Closing an Earthbag: In Reply to Questions

We’ve had a few questions as to how we closed our sandbags after filling them with scoria, so here are a few photos we hope will help.

We generally used two 2-1/2″ nails to close the bags, folding the ends like an envelope.

A note about the nails, at first we used Dipped Galvanized, which was a pain because the majority of nails in a 5 pound box didn’t have sharp pointed tips, some were like duck bills which made pushing them through the bags a nightmare. We ended up using “Bright Common” box nails, which seemed like a dream afterward. And stay away from “Big Box” stores when buying your nails. Mom & Pop hardware stores often sell them in bulk for a lot less.

Sometimes we used three 2-1/2″ nails if the folds didn’t seem like they were going to stay closed, or if we added a bit more scoria than the previous bags. Even though the 3/4″ scoria was mostly the same size, there were times when digging through the pile we came across larger and smaller pieces, so we had to compensate. The average amount of scoria per bag was about 7 gallons. (Your amount may differ).

We folded in the bottom of the bags before we filled them. (You don’t have to turn the bag inside out to do it). You place your right hand inside the bottom of the bag to catch the corner as your left thumb pushes it in. Try it a few times… you’ll get the hang of it.

Before we actually started building, we tested out a few bags by filling them with scoria, and then built a form that would make the bags uniform in size.

The form was made out of scrap 1″ x 6″ with the back and sides as one piece. The front panel was removable and held into place using two C-clamps. Once we filled the bag and closed it with nails, we removed the C-clamps and dropped the front panel down, which allowed the filled bag to lay flat… and this made it easier to pick up. The bags weighed an average of 40-50 lb each.

Since we didn’t have scaffolding, we filled the bags on the back bed of the truck as we got higher in the building process. We still had to heave the bags into place, which was tricky when you have a height of 17′, but it’s doable… and you’ll have a great set of biceps after you’re finished.

Here was the first bagging station we used for the first 40 cubic yards of scoria. We actually sifted the scoria before we filled the bags, because the scoria we had delivered had a lot of dust in it, and we were concerned that this would inhibit the insulation property. But we discovered that this took too much time if we were going to finish before the first snow. Insulation is only good if the building is closed… so after the second scoria delivery, we just filled the bags directly. We ended up filling a lot more bags faster by doing it this way.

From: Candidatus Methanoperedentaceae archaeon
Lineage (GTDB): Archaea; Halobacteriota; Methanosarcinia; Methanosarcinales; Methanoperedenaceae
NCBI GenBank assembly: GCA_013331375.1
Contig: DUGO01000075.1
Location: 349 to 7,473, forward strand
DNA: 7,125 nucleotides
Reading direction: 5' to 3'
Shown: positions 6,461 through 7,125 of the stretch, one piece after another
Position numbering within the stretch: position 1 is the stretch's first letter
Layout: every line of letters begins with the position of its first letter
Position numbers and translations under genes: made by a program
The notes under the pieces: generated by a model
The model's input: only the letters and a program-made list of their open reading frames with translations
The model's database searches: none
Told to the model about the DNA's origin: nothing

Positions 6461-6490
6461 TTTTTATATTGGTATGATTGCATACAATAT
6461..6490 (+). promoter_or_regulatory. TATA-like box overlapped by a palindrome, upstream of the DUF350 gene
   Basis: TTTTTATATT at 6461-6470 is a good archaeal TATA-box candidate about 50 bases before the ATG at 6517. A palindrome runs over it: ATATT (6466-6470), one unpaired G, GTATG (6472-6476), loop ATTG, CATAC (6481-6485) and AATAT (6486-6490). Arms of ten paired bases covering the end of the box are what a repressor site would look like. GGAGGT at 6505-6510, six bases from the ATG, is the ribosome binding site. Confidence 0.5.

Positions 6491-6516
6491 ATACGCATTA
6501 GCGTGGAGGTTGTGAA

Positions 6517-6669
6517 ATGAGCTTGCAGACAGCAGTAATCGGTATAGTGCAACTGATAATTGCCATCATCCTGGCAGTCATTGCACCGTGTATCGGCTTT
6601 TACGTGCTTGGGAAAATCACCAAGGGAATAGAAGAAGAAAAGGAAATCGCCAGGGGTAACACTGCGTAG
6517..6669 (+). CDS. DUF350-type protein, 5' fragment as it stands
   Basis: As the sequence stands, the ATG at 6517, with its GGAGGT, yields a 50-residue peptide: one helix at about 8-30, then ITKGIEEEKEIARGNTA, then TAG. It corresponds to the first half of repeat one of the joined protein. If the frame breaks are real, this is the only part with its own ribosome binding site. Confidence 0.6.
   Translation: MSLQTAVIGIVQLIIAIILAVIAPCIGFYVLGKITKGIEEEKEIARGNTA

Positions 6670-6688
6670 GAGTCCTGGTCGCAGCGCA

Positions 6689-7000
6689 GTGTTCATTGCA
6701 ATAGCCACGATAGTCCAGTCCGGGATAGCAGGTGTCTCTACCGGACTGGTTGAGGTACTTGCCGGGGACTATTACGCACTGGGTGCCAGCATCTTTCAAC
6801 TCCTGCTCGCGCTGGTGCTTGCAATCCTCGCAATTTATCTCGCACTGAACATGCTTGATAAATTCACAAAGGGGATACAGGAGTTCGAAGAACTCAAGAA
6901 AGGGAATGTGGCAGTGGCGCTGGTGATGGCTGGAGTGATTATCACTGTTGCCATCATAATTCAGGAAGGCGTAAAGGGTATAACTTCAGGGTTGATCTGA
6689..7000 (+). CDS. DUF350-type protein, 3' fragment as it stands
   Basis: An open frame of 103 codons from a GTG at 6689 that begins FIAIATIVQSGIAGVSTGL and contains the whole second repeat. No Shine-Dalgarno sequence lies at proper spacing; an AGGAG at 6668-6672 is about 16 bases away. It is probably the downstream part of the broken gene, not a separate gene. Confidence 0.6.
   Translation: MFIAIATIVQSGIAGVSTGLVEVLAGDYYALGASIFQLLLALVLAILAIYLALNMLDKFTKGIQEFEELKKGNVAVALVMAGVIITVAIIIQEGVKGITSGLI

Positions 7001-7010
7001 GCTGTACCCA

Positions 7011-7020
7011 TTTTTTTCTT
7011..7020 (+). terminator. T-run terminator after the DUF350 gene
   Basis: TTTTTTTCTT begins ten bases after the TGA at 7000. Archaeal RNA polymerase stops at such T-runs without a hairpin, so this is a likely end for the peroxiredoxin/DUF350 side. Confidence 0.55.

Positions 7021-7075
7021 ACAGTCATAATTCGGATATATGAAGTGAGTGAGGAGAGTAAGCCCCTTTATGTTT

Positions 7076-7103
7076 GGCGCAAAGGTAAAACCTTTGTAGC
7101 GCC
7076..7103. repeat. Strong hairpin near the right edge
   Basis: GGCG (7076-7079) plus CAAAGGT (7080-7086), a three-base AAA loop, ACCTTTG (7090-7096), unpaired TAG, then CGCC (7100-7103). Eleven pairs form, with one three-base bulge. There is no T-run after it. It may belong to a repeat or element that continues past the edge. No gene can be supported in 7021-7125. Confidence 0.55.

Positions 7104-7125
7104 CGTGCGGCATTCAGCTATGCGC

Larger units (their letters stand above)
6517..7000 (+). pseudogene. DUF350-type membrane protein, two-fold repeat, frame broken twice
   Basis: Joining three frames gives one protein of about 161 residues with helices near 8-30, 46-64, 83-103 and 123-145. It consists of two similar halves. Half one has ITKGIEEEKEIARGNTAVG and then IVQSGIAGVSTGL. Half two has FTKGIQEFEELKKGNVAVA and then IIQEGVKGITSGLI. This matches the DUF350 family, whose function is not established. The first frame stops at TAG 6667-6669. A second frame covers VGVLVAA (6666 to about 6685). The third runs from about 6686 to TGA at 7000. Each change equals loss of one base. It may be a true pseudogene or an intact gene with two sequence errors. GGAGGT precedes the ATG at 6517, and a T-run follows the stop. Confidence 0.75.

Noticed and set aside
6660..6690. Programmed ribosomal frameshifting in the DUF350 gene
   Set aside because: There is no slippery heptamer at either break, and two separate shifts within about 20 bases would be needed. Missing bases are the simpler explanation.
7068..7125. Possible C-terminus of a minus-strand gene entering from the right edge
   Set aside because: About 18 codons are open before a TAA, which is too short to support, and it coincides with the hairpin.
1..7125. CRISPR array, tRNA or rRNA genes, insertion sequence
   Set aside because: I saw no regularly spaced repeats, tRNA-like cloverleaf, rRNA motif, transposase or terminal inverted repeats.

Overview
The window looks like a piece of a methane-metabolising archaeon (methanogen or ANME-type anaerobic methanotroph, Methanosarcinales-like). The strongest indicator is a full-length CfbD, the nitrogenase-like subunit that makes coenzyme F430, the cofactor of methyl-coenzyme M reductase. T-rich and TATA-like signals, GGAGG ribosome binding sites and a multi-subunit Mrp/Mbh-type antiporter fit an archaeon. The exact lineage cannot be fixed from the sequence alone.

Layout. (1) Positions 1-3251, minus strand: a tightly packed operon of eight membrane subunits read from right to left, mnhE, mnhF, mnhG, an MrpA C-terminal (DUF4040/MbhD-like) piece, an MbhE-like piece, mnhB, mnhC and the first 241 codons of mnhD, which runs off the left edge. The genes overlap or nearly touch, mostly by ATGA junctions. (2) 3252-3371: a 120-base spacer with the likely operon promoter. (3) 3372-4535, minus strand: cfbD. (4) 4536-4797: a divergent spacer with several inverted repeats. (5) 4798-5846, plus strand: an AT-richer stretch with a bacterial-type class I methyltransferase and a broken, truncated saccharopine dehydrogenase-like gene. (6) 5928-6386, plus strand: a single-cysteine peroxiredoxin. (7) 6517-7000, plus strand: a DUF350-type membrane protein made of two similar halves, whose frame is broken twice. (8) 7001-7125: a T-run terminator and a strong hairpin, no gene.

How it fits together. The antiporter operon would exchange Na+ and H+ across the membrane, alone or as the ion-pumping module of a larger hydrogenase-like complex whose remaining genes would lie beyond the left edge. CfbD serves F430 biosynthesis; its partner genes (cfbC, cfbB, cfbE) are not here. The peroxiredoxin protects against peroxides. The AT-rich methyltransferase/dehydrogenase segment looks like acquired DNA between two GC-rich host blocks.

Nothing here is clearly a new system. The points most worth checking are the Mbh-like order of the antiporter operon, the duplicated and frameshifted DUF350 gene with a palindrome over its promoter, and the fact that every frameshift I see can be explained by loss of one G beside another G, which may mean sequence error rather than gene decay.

Also notice our “Frankentamper” in the photo.  We used a yogurt container for the cement mold which fit inside the form beautifully. This one tamper (along with a lot of Gorilla Tape) lasted through 2000 bags. (We plan on donating it to the Smithsonian.)

If we were going to do it again, we would have made three or four tampers beforehand since making another one would have broke our rhythm, and at the end of the day we could barely make dinner let alone a new tamper.

Note: We found out  just in the nick of time before ordering that here in Montana scoria is a non-porous stone completely different from lava rock. So when you order your scoria, make sure it is what you think it is. Here in Montana, scoria and lava rock are two different beasts.


Earthbag Dome Living

Well, it’s been 5 months since we moved into our Earthbag dome. So we decided to update you on how we are progressing. Work-wise, (i.e. finish mudding the interior and finishing the exterior) it’s been a really cold and snowy winter, so we haven’t made much progress in these areas. And the soil we’re using for the process, even though it’s under a tarp, is still frozen solid.

But we are happy to report that we haven’t been cold this winter due to the fantastic properties of using scoria in our sandbags. And we are also 3-4 feet below ground level.

Our potbelly stove heats the dome really well, but unfortunately, our Vogelzang Railroad Potbelly Stove is a piece of poorly manufactured junk. If we may rant for a moment… it should be called a “Pot Metal” stove,  made in China. It started to fall apart after the first 3 months. This isn’t a post about the stove, but we feel we should mention the poor craftsmanship for anyone considering buying a Vogelzang stove for themselves… DON’T DO IT!